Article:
My understanding is that draft (draught) beer in the UK must be served in one of three measures; 1/3 pint, 1/2 pint, 1 pint. Glasses must be certified either to the brim (no line) or have a line denoting the proper measure. Other than the Great British Beer Fest (GBBF), I have never seen a 1/3 pint glass and CAMRA only introduced that glass a couple of years ago. Some pint glasses may have a line at 1/2 pint and then either a line at a full pint or be brim measure.
CAMRA has made a push for oversize, lined glasses but the industry - at least around London where I've frequented - has shied away from them. As it was once explained to me, some pubs - Wetherspoons were one chain IIRC - tested the oversize glasses but many patrons asked for "top-ups" (a fair request for a brim measure glass but not for oversize glasses if there's beer to the line). The staff were often unwilling to make a scene so would accommodate which resulted in lost revenue. Unscrupulous patrons learned they could get an extra few ounces by making such a request. The pubs switched back to brim measure pints.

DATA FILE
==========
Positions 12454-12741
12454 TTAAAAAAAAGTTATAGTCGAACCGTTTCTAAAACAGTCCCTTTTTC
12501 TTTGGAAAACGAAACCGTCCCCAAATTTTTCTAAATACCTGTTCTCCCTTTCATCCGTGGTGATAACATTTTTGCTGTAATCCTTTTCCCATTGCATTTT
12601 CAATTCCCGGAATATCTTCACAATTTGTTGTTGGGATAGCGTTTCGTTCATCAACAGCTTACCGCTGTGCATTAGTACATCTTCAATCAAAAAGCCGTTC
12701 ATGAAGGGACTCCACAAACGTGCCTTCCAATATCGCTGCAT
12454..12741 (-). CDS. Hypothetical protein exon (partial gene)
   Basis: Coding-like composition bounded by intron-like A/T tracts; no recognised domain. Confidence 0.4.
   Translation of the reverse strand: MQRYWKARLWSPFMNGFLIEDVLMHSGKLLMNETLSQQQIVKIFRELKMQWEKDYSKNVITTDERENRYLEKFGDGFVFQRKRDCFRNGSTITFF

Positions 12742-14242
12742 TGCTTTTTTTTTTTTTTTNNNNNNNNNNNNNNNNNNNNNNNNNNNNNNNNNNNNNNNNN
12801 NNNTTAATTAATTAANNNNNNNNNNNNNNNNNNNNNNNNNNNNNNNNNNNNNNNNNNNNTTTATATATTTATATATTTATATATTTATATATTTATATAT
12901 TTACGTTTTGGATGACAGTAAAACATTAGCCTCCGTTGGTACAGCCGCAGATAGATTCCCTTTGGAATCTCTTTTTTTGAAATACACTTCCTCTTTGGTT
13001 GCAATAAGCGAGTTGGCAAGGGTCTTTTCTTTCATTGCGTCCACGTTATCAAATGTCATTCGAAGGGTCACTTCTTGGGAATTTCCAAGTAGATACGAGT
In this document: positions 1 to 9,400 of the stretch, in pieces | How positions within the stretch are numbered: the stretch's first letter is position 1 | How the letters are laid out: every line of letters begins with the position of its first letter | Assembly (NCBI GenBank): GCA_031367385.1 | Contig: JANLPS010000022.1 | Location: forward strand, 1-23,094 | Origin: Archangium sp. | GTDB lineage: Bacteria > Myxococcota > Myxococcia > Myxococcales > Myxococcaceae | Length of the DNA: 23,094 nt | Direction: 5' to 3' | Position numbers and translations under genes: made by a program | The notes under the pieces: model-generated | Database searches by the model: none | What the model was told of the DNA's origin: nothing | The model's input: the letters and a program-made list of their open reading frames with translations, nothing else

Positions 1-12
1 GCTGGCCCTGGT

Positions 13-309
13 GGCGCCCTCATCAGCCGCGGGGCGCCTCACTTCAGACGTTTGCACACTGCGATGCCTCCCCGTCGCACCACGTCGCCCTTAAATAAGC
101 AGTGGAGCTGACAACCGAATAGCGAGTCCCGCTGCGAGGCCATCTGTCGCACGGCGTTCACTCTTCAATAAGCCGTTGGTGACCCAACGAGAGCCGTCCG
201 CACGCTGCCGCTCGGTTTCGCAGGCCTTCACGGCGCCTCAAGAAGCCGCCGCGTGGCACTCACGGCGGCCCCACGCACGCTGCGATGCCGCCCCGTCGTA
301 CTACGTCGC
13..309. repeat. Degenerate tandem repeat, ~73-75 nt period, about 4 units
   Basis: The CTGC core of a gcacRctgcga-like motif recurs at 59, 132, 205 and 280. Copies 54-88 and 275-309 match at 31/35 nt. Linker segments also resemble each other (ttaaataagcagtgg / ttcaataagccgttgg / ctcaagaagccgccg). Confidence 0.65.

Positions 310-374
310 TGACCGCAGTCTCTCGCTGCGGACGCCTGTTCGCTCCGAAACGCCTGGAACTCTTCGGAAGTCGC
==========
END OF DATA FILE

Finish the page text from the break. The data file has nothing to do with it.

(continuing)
Another reason for lackluster adoption of the lined glasses has been that the pubs (and suppliers) have a large stock of brim measure glassware which could be costly to swap out. Sure, new lined pints could be brought in to replace breakage but that could take a while for a full swap out and then there's the issue with use of two glass types (see above) in the interim.
I personally like the line glass. A lined glass at shows a given volume with room for head (or not). A consumer know whether or not they've gotten a full pour and what that amount is/should be. Some US pubs (Gordon Biersch, Rock Bottom Mug Club mugs are two off the top of my head) use these. The standard US "pint" sleeve/mixer glass comes in too many variations, not all of which actually hold 16oz to the brim. Some pubs are using imperial pint glasses but there still is no indication to the consumer whether they're getting a proper measure. I'd guess if the US had more enforcement with regards to ensuring a serving called a "pint" actually held a pint, menus would just change to calling it a "glass" of beer.